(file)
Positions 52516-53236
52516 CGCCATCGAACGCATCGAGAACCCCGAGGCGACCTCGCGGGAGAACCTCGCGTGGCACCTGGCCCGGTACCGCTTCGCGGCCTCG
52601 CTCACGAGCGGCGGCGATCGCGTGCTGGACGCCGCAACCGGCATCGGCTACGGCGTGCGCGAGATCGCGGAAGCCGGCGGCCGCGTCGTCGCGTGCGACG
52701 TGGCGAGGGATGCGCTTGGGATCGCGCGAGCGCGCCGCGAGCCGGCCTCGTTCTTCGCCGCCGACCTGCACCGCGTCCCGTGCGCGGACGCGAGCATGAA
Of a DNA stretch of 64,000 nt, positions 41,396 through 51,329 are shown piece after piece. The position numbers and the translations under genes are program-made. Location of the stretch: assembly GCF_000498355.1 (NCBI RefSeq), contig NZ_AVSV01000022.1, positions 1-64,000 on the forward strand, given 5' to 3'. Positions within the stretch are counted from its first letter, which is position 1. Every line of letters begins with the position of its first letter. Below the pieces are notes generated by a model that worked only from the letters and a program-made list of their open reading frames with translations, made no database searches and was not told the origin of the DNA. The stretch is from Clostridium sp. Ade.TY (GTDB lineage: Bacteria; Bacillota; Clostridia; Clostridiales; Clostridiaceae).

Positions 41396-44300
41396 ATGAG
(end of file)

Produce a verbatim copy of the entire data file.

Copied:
Positions 52516-53236
52516 CGCCATCGAACGCATCGAGAACCCCGAGGCGACCTCGCGGGAGAACCTCGCGTGGCACCTGGCCCGGTACCGCTTCGCGGCCTCG
52601 CTCACGAGCGGCGGCGATCGCGTGCTGGACGCCGCAACCGGCATCGGCTACGGCGTGCGCGAGATCGCGGAAGCCGGCGGCCGCGTCGTCGCGTGCGACG
52701 TGGCGAGGGATGCGCTTGGGATCGCGCGAGCGCGCCGCGAGCCGGCCTCGTTCTTCGCCGCCGACCTGCACCGCGTCCCGTGCGCGGACGCGAGCATGAA
Of a DNA stretch of 64,000 nt, positions 41,396 through 51,329 are shown piece after piece. The position numbers and the translations under genes are program-made. Location of the stretch: assembly GCF_000498355.1 (NCBI RefSeq), contig NZ_AVSV01000022.1, positions 1-64,000 on the forward strand, given 5' to 3'. Positions within the stretch are counted from its first letter, which is position 1. Every line of letters begins with the position of its first letter. Below the pieces are notes generated by a model that worked only from the letters and a program-made list of their open reading frames with translations, made no database searches and was not told the origin of the DNA. The stretch is from Clostridium sp. Ade.TY (GTDB lineage: Bacteria; Bacillota; Clostridia; Clostridiales; Clostridiaceae).

Positions 41396-44300
41396 ATGAG